We were curious how hard it was maintaining the film’s tone, which involves a lot of bad things happening to Ben, making him more and more bitter, and yet, there are still funny moments due to Broderick’s dry wit. “A lot of it had to do with how it was written because it was written so all the humor comes out of his sardonic character,” Goldin told us. “He never goes out of character, so the humor is never something that’s inflicted on the movie. It’s not like there’s a gag or anything like that. It’s character-based humor, and in my mind, it’s a drama with things that are amusing in it, but they’re amusing from life. Sort of like ‘Broadcast News,’ which is a very different movie but I feel the same way about that.”
“You just go by your gut,” Broderick replied when asked about his own way of maintaining that tone. “You think how nasty can I be before this is unpleasant? Because the line between unpleasant and funny can be right next to each other, and then I think you have to trust the director. That’s his job to set the tone of things and to know if something has crossed over and isn’t funny anymore.”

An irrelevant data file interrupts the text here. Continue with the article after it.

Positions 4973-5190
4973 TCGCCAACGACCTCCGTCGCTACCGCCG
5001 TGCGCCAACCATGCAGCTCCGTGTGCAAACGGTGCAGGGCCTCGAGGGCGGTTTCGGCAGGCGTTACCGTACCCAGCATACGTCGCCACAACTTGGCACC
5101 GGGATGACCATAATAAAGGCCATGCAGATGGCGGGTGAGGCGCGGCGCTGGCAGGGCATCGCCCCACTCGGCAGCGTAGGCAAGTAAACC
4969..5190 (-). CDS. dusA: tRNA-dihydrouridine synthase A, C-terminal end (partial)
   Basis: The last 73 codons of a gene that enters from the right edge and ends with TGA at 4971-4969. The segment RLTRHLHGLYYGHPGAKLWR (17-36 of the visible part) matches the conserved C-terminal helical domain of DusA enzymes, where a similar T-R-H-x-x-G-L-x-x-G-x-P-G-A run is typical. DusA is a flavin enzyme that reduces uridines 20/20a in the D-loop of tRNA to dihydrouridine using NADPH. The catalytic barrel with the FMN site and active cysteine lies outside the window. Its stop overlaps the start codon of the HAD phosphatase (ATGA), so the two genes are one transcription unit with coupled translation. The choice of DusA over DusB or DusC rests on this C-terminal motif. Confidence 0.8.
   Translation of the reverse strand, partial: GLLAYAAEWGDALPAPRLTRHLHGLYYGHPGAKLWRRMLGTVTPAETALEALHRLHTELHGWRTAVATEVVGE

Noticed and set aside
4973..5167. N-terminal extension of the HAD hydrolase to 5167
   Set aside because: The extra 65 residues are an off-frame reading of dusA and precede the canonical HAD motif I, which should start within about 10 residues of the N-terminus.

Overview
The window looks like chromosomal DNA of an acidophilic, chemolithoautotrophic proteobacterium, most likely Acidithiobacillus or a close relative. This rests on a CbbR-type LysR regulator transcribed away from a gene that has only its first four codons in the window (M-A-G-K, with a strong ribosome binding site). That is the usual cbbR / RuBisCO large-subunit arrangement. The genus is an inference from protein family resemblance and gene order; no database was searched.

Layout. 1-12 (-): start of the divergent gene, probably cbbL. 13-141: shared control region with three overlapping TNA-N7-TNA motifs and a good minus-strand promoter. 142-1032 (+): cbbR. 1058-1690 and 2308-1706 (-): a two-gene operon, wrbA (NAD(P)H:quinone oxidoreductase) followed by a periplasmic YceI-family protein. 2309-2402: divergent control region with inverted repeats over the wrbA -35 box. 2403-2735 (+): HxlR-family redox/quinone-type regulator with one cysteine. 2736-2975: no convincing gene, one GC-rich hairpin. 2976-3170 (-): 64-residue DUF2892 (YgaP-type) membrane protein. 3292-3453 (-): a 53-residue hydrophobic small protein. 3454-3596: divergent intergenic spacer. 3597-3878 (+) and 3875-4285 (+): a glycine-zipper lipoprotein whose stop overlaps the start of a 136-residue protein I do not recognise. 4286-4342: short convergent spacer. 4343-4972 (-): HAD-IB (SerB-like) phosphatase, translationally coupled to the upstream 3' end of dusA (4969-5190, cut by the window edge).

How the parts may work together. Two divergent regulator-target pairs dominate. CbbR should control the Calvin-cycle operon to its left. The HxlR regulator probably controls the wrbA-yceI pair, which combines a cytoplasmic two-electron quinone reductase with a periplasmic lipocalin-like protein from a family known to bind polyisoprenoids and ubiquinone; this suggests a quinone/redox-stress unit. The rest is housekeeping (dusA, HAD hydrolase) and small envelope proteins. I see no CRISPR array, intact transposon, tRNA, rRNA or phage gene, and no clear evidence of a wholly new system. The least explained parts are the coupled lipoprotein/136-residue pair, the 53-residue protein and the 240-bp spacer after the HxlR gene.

“It really differs from audience to audience,” Goldin told us, when asked whether he’s surprised when certain scenes get laughs. “When you’re gauging an audience reaction, every time you hear a laugh, you know it’s worked, but there are some audiences who aren’t laughing, hardly at all, and then they love it afterwards. I no longer wait for the laughs, but at Tribeca they laughed a lot and it was a great screening, but it just varies, it’s strange.”
“You get caught up in good dialogue and wonder how an audience is going to react to it, but mostly, I write in terms of the whole story,” he said about trying to get the reaction he wants from the writing. “That’s really what I’m concerned with, not the moment by moment, but how the whole story is going to impact me while writing it. If I move myself, I figure it will have some effect on an audience.